Production and marketing of ornamental plants are becoming increasingly important components of the U.S. agricultural sector. With a diverse set of retailers marketing floral products, competition is intensifying while channels of distribution are changing. Despite the growth of the ornamental plant market, the competition between traditional freestanding floral outlets (TR) such as garden centers and florists; general retail (GR) outlets, including supermarkets and department stores that sell floral products; box stores (BS) such as mass merchandisers and club centers; and direct-to-consumers (DC) outlets including Internet and telephone is becoming more intense. Other retail stores (OS) not characterized here such as street venders and farmer's markets are also marketing floral products.
Consumers choose different retail venues as a result of their own preferences and habits relative to the attributes of the retail venues, including available products and services. A better understanding of consumers' purchasing patterns and behavior and those key factors that affect consumers' choice can help retailers increase their sales in market share or price per transaction.
Some literature on consumers' preference for service and products related to landscape retailing at state and regional levels has been published. At the regional level, Brand and Leonard (2001) studied consumers' preference of plant attributes and choices between independent garden centers and mass merchandisers in New England. Behe and Barton (2000) investigated consumer perceptions of product and quality attributes of a variety of garden centers in six U.S. states (Alabama, Delaware, Kentucky, Tennessee, and Texas). Barton et al. (1998) published a review of the research related to consumers' preference in the nursery and landscape industry. Studies related to landscape retailing have been conducted in different states, including New Jersey (Baker, 1965), Arizona (Niemiera et al., 1992), California (Stamen et al., 1990), Kansas (Khatamian and Stevens, 1994), Georgia (Day, 1994), and North Carolina (Safley and Wohlgenant, 1995). Behe and Wolnick (1991) found that supermarket floral purchasers also infrequently made purchases from traditional retail florists; the consumer segments were discrete but overlapped somewhat. However, there is little insight on a national level with regard to consumer choice of floral retail outlets. This research is of great importance, because it helps fill this gap in the literature. In addition, this article differs from previous studies because it investigates multiple outlets to capture consumers' purchases in greater detail. There is also a longitudinal component, because panel data also allowed us to examine consumers' choice over time from 1992 to 2005.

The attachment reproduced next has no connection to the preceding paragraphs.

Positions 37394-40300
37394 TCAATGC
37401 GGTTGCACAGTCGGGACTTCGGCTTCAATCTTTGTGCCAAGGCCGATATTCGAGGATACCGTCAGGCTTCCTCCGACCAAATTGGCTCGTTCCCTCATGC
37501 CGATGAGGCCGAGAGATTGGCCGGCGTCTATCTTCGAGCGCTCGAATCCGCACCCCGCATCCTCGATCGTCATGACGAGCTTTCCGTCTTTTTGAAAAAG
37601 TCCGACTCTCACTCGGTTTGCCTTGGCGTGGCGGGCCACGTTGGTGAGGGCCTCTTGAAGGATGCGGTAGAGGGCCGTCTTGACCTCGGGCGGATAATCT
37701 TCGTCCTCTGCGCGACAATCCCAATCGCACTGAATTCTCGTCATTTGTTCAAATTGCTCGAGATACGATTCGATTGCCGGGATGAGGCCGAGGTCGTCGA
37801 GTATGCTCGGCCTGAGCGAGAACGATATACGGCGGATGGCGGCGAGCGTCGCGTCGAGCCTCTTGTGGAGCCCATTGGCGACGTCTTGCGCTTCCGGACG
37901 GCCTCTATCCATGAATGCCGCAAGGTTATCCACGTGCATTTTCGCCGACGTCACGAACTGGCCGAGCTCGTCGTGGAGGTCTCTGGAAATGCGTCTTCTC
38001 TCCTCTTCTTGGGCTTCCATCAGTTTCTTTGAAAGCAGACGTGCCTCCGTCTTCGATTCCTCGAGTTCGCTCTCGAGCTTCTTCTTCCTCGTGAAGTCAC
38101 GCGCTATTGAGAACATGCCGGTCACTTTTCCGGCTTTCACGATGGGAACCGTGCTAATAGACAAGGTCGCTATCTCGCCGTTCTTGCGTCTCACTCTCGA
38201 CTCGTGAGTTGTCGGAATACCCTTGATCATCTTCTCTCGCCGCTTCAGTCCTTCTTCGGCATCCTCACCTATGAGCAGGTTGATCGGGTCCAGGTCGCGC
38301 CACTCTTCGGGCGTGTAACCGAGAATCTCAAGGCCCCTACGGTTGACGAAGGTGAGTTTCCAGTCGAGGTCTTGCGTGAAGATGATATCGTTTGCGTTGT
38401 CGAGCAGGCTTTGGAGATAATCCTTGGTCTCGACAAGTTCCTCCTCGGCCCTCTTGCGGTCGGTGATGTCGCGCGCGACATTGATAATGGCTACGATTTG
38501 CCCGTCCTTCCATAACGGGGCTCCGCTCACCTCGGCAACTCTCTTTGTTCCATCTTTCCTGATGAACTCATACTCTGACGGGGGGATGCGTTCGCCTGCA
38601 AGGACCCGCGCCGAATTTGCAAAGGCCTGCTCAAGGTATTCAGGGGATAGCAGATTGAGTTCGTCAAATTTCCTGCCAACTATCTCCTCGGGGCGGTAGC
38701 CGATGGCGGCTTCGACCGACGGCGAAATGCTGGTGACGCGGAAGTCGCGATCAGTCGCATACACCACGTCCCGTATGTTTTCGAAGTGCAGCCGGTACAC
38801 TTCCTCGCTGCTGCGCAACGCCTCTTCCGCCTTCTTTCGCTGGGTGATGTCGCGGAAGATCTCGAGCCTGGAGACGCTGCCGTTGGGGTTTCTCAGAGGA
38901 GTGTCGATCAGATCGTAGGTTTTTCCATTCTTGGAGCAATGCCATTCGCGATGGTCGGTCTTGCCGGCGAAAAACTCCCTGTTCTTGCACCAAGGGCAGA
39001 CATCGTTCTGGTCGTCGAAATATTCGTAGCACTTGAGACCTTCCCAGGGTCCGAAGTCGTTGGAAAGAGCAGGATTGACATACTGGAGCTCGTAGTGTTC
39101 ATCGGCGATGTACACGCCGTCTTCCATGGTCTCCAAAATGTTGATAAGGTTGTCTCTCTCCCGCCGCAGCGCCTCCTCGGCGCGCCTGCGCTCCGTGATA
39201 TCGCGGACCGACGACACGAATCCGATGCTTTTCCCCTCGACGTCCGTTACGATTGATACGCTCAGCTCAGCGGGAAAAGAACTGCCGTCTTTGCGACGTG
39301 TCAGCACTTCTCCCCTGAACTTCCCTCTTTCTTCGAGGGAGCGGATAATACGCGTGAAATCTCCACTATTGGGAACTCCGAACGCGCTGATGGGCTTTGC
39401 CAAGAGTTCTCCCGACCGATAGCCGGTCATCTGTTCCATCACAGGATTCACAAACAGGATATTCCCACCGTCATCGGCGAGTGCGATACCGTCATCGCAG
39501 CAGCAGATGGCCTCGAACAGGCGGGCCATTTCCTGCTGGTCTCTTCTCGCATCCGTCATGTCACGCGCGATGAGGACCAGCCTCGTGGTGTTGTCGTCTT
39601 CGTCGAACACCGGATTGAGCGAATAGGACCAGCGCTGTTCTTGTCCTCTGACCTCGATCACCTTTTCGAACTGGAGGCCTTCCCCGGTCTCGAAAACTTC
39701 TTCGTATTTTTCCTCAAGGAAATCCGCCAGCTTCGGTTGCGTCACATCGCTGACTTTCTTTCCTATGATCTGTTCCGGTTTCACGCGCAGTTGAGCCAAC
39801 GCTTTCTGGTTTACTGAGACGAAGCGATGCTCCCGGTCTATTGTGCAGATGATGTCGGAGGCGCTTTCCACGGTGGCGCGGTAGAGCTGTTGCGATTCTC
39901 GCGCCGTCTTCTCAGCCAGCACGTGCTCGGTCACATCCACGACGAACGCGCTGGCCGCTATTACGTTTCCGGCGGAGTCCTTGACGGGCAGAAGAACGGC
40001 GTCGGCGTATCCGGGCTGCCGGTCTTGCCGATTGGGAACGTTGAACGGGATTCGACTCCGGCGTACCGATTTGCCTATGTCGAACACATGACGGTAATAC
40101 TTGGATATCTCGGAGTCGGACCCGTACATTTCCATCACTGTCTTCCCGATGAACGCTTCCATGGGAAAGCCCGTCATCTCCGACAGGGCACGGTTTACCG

Barton, S.S., Brooker, J.R., Hall, C.R. & Turner, S.C. 1998 Review of customer preference research in the nursery and landscape industry J. Environ. Hort. 16 118 124
Behe, B. & Barton, S. 2000 Consumer perceptions of product and service quality attributes in six U.S. states J. Environ. Hort. 18 71 78
Behe, B.K. & Wolnick, D.J. 1991 Market segmentation of Pennsylvania floral consumers by volume and primary retail outlet HortScience 26 1328 1331
Huang, L.C. 2007 Behavioral differences in prepurchase processes between purchasers of flowers for self use and for gift use HortTechnology 17 183 190